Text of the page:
Judge Robert Clayton Carey, posthumously
    A true gentleman who has served Brooklyn Heights as BHA president and a stalwart chair for foster care. I had the opportunity to know him in his later years. Wall Street could learn a lot from this man, we all could actually.

  • Doug Biviano

    And a tad more political …

    Ken Diamondstone, community activist
    In addition to Ken’s relentless commitment to shape a better Brooklyn through politics, he also established an outreach program that has served over 50,000 meals to people living with HIV/AIDS. He volunteers at the kitchen almost every week from what I understand.

  • Heather Quinlan

    I vote for “And then there’s Claude” Scales.

  • AEB

    At the risk of a claim of sycophancy–and recognizing the inherent problem of self-anointment–I would like to nominate Homer Fink, our BHB publisher, for the list.

    The reason should be self-evident. the BHB has become THE Brooklyn Heights town square–a perfected soapbox–responsible not only for providing a place for posters to have their voice, but a kind of axis, a community that creates community better than any other neighborhood institution.

    The blog is Homer’s baby–one that has grown prettier and prettier as time has passed (despite–or because of–the 24/7 scrappiness of its contributors). It works, it’s fun, and, most of all, it’s important.

    So, again, I nominate for Homer.Fink for the list.

  • p

    sydnee jorgl – president of BAC

  • Andrew Porter

    I would nominate myself, but I’m overdue for my appointment at the Arkham Asylum for the Criminally Insane…

  • Bette

    I second the nomination for Homer Fink. I just moved to Brooklyn Heights and this Blog has been invaluable for finding out what is happening now, did happen, and will happen here. The forum for sharing info between those who know, and those (like me) who don’t is great.

    I think hearing what people are thinking can influence what happens here; whether that is preventing one more dry cleaner/nail salon/bank from sprouting on Montague street, or telling people about events they might otherwise not know about.

    Also, I love his writing style.

  • Hopefan

    I second Hope Prosky – her warmth and generosity, as well as her oft stated pride in hearing that the kids from Grace Church are “nice kids” – pushing parents to turn off the computer and read with their family, etc. make her a neighborhood treasure.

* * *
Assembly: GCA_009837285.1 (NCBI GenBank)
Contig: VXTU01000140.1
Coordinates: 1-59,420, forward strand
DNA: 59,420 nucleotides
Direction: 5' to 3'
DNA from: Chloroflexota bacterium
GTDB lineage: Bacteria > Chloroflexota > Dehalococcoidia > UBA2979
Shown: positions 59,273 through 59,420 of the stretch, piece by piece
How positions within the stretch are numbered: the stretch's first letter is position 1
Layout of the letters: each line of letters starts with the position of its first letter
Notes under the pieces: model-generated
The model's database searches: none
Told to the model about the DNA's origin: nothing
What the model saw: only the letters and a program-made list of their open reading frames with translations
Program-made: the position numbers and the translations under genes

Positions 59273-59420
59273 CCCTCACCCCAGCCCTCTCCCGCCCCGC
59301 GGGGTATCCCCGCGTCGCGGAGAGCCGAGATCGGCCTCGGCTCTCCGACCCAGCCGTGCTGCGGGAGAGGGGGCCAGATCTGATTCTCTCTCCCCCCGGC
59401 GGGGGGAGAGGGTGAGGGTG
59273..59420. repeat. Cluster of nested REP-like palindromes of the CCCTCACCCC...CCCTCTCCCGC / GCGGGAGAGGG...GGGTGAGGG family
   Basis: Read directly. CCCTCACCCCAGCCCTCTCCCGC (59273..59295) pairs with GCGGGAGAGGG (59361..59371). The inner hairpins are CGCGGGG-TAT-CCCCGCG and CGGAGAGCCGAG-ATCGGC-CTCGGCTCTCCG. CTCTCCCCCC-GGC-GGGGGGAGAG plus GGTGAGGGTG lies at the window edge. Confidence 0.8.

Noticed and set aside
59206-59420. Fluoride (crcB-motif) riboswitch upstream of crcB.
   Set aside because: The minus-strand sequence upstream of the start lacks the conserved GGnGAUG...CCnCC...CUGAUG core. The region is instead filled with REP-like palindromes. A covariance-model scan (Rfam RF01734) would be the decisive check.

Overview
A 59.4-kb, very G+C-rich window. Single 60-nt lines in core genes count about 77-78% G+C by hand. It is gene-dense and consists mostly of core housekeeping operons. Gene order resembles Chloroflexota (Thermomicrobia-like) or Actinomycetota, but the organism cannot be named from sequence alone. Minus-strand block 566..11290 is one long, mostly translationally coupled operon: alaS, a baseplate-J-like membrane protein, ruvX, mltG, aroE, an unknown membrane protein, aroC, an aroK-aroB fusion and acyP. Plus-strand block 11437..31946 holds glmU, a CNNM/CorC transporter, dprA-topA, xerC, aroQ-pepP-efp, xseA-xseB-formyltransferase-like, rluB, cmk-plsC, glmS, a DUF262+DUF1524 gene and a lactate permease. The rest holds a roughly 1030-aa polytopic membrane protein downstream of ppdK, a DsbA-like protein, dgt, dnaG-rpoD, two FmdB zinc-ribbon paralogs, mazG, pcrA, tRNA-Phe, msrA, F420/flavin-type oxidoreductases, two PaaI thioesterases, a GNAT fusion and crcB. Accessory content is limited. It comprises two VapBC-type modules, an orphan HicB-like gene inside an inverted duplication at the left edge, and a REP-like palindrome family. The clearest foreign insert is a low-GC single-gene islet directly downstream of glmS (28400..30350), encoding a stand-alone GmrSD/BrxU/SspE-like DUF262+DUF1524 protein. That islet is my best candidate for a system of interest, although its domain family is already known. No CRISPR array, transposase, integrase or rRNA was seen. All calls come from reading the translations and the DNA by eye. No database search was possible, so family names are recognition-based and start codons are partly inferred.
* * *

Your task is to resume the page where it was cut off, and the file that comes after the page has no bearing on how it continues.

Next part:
And for all the parents of young boys taken to Clinton and Henry street for their haircuts, I nominate Serge, who both gives a great haircut, and the warmth and friendliness that old time merchants used to always have (and I’m old enough to remember my dad getting his shirts done at the Chinese laundry next door).

    And Bjork. Not that I think she should be on this list, I just like writing the name Bjork.

  • BigDave

    Homer and Claude…YEAH!!!

  • lori

    Homer Fink – absolutely. I start each day with the blog.

  • Homer Fink

    Thanks to all for the kudos but Claude and I are “ineligible” for our own list!

  • Dr. Allan

    When it comes to worthy, long-time, special residents of Brooklyn Heights, I nominate Daniela Gioseffi, American Book Award winning author of 14 books of poetry and prose, author of ON PREJUDICE: A GLOBAL PERSPECTIVE (Anchor/Doubleday)—a book that has been used for many years to teach tolerance of diversity throughout many school systems and colleges in the USA from Princeton to Brooklyn, CUNY, LIU, or Harlem and Bedford Sty. to Park Slope and Scarsdale. The book won a World Peace Award from the Ploughshares Fund and was presented at the United Nations. Daniela, for some years in the 80’s, was president of the oldest chapter of SANE (the nuclear peace and disarmament org.) here in the Heights, a chapter which contained many of our senior citizens. Now nearly 7o years old, Daniela also taught at Brooklyn College, St. Francis, and LIU, and in many public schools as a Poet-in-Residence with The New York State Poets-in-the-Schools, Inc. program— publishing and bringing to light the creativity of thousands of Brooklyn’s public school children throughout the borough.
    Daniela hosted and organized and won Poets & Writers grants to pay fellow Brooklyn authors to read at The Brooklyn Heights Library from 2000 to 2004 in a series, titled CELEBRATING LITERARY BROOKLYN, introducing many Brooklynites to their authors. Earlier, she hosted and ran a series at the old Brooklyn Historical Society in the 1970’s. As an unpaid volunteer, she created and hosted the Walt Whitman / Hart Crane Poetry Series to further the image of Brooklyn Heights as a home to great writers of American literature. Daniela created and hosted the FIRST Brooklyn Bridge Poetry Walk, with a grant from the New York State Council for the Arts, 1971, using the money to pay musicians and poets of Brooklyn to read poetry and cross The Great Bridge in celebration of our beloved architectural icon. She hired the famous international jazz musician, David Amram, to lead the walk as Pied Piper playing his various flutes, and Maurice Edwards, than Artistic Director of the Brooklyn Philharmonic to help in not only reciting the history of The Great Bridge, but poetry dedicated to it by Brooklyn poets such as Harvey Shapiro and Bob Hershon, as well as others. Daniela has been a tireless worker toward celebrating Brooklyn Heights cultural and historical heritage, and was awarded with a Partner -in -Education Award from the Brooklyn Public School system for her encouragement of children’s literary talents and literacy.